Were you on Team Atari or Team Intellivision in the 80s? There were other home gaming consoles on the market at this time, but it seems these two companies were the main contenders battling it out in ads and commercials.
Like so many other kids, I had an Atari 2600. My best friend from the time had Intellivision. I only remember playing it a couple of times at her house and to be honest, I recall not being terribly impressed. Sure, it had the "better" graphics compared to Atari (which sounds hilarious now considering how far gaming technology has come) but the selection of available games fell short compared to the list Atari eventually accumulated and licensed. The flat controller with its keypad was cumbersome for someone used to Atari's joystick.
The Atari 2600 was released in 1977, and quickly became a popular gaming system. Intellivision was developed by Mattel in 1979 and was marketed as "intelligent television." They got writer George Plimpton--an odd choice for a spokesman, since most kids didn't know who he was--to star in a series of snooty ads and TV commercials explaining why Intellivision trumped the Atari 2600.
Atari tried to say that the Intellivision console didn't have any space games, then Intellivision counteracted with this spot that featured a kid dressed like George Plimpton:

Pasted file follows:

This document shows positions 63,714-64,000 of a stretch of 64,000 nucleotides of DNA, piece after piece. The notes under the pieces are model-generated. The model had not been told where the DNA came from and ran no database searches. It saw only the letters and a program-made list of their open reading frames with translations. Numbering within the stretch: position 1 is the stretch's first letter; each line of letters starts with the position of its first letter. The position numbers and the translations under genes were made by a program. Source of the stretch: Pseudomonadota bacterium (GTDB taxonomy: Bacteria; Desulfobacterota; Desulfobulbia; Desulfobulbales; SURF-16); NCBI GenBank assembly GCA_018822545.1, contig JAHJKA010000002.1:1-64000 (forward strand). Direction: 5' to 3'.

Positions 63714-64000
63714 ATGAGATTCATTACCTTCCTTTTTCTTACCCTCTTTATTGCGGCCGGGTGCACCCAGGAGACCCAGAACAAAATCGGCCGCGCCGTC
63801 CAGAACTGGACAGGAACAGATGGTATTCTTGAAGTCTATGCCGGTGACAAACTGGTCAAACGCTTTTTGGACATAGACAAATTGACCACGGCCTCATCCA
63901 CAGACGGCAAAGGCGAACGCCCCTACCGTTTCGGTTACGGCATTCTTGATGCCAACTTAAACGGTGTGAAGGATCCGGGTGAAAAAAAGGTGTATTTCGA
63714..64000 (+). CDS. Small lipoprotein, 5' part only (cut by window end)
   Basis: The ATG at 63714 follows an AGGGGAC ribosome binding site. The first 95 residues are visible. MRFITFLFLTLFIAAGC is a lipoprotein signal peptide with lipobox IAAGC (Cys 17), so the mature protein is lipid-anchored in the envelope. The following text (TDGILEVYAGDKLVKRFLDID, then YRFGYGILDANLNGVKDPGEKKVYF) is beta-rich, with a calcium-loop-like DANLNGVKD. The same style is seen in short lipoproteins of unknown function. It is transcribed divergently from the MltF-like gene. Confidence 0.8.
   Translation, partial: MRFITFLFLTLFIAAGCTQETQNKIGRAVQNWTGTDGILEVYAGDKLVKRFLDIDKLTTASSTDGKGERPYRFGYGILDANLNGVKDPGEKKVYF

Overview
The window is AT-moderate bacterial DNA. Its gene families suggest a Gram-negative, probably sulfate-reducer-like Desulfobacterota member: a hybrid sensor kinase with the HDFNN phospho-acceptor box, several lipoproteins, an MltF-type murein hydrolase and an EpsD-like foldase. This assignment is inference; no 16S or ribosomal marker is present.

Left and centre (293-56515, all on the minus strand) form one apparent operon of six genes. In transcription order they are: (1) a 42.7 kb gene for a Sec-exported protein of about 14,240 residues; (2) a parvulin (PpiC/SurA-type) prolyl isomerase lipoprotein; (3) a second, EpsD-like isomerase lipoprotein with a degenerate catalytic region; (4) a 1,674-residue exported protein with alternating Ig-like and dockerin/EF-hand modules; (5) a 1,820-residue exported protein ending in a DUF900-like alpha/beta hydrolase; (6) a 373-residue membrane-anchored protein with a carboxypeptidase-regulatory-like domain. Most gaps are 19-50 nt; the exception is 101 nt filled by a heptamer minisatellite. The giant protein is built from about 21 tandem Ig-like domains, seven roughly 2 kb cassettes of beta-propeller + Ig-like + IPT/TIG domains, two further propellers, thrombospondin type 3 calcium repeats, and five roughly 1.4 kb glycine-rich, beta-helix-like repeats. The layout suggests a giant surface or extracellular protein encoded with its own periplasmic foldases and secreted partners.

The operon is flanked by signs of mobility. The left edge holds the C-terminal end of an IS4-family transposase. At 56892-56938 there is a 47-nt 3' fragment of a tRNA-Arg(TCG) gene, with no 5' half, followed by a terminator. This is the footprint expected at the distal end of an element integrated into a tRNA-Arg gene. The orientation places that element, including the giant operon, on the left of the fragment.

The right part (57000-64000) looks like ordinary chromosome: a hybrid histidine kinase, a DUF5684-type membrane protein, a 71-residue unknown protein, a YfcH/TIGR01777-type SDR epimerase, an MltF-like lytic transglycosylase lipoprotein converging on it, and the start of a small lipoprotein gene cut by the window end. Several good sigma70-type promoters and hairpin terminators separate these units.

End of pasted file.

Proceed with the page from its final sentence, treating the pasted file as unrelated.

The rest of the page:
This one starring Henry Thomas from E.T. is weird--Henry is starstruck by "Mr. Intellivision" and it is ironic considering the E.T. video game was developed for Atari.
Mattel got into hot water when they started to build up hype by hinting at a new accessory for Intellivision which it called a "Keyboard Component." This was a piece of technology with extra RAM that your Intellivision would be inserted into, turning the whole system into a personal home computer. The Keyboard Component became a marketing disaster, getting delayed several times so that engineers could resolve its reliability problems and make it cheaper to produce. When Jay Leno performed at Mattel's Christmas party in 1981, one of his jokes was, "You know what the three big lies are, don't you? 'The check is in the mail,' 'I'll respect you in the morning,' and 'The Keyboard will be out in spring.'" Things got so bad that the FTC accused Mattel of fraud and false advertising, and ordered the company to pay a fine of $10,000 daily until the system upgrade was widely available in retail stores. By the fall of 1982, Intellivision officially canceled the Keyboard Component.
Meanwhile, Atari was racking up the accessories and games:
Intellivision would release new versions and variations of its system but in my opinion, it never cemented itself into pop culture notoriety like the Atari 2600 did. Which one did you own--or like the best?